A former overseas bureau journalist recalls the tragic circumstances that befell her husband and the European city that repaired their broken spirit.
Butturini and her husband John Tagliabue returned to Rome in 1992 in a desperate attempt to rekindle the vibrant, happy life they’d embarked upon after falling in love there seven years prior. Both were foreign news reporters: The author was an East European correspondent for the Chicago Tribune, and Tagliabue was the Warsaw bureau chief for the New York Times. Butturini fondly revisits her travels to Rome in her early 30s, entranced by the stunning abundance of culture and embracing “the magic of honest food.” She and Tagliabue had been dispatched to Prague in late 1989 to report on the anti-Communist revolution, but the assignment was a violent disaster and the start of the couple’s “private tornado.” Butturini was beaten repeatedly in the street by anti-terrorist police, and her husband took a sniper’s bullet, shattering his pelvis. Long months of rehabilitation followed, as did a hepatitis B diagnosis and a bout of clinical depression, spurred on by the drowning death of Butturini’s mother. Recalling their everlasting love of Italy, they returned to Rome for much-needed healing, reinvigoration and the “normalcy” that had so lushly enveloped them years prior. Though Tagliabue’s extended illness tested her patience, a new life awaited them both. The author tempers both of their complicated, depressive family histories with memories of Sunday family dinners, homemade soups and pizzas, and childhood Christmases. “In our family the stomach was only slightly less important than the brain,” she writes, “and according to my mother, clearly more trustworthy and often more intelligent.”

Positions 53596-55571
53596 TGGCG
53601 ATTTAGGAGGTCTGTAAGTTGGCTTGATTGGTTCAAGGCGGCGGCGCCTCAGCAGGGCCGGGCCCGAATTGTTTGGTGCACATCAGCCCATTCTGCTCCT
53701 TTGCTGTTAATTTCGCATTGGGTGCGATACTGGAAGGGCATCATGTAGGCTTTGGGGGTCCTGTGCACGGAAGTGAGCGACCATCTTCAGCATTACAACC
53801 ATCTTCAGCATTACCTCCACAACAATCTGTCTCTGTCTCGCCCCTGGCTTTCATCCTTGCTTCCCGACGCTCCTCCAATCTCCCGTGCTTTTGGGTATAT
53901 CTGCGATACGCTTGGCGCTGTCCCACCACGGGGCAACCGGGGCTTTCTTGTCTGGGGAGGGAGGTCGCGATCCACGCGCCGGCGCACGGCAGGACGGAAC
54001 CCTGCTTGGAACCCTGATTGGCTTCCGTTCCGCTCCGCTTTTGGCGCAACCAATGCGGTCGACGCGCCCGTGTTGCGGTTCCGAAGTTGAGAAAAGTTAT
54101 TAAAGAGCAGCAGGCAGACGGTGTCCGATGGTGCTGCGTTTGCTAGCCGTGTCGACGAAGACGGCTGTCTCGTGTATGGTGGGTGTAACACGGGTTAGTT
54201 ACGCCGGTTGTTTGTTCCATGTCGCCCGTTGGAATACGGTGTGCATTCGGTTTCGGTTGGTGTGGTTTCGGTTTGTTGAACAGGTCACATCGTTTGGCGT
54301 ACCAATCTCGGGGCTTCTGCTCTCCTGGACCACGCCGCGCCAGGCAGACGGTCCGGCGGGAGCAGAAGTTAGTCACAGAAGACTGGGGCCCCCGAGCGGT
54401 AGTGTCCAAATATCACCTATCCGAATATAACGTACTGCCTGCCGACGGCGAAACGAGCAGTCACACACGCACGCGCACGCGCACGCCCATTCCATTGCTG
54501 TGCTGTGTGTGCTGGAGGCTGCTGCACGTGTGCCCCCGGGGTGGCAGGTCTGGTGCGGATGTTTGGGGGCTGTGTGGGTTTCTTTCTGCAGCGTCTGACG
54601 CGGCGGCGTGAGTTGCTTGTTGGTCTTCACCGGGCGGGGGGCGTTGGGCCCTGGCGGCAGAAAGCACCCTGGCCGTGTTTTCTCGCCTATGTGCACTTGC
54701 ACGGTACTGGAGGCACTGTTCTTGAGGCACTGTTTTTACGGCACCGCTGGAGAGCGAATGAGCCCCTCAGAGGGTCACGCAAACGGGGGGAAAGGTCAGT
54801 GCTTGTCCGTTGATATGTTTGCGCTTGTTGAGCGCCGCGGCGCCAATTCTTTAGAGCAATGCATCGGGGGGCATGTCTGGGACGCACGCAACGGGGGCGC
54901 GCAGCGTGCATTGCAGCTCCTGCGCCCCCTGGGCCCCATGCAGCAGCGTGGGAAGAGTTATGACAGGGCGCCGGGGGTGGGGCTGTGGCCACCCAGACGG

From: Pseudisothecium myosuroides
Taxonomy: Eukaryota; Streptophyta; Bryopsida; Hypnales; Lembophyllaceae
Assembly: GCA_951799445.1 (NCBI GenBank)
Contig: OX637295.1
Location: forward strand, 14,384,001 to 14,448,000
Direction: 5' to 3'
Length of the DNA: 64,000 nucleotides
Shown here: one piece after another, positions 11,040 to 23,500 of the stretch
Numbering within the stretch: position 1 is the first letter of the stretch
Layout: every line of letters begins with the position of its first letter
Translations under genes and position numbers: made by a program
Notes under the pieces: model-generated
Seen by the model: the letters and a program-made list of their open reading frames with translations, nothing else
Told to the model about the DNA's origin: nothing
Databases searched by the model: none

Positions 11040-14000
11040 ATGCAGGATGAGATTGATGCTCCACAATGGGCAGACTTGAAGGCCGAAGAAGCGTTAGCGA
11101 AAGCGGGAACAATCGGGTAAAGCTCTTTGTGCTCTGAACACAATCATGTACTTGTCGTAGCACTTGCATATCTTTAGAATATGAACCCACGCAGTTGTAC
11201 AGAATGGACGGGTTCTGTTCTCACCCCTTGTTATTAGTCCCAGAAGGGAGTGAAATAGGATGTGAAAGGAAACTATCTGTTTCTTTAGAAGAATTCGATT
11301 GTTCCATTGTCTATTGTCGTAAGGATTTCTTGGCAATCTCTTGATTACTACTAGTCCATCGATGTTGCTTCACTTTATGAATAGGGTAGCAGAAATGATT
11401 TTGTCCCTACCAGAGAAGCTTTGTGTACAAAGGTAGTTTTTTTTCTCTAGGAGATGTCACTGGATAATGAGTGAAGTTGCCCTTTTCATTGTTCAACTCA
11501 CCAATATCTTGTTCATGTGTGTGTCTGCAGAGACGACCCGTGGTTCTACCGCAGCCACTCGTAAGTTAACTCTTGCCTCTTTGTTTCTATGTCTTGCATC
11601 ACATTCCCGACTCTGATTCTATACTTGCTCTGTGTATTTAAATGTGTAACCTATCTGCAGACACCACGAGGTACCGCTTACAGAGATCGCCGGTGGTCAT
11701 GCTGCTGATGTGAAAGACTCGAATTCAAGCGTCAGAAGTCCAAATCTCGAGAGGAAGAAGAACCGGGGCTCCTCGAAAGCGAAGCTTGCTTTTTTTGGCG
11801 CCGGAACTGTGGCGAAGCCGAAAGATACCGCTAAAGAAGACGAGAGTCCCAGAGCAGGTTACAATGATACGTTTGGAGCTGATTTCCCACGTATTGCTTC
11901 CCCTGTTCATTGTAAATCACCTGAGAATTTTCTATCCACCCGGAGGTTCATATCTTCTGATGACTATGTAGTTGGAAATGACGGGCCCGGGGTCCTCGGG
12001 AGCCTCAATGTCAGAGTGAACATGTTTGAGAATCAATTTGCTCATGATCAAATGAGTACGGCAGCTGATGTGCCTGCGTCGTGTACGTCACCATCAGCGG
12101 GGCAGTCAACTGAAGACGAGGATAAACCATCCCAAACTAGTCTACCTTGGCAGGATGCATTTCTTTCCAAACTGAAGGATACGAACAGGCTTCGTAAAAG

A touching, if melancholy, feast for the senses, with a dash of inspiration for hearts in need of nourishment.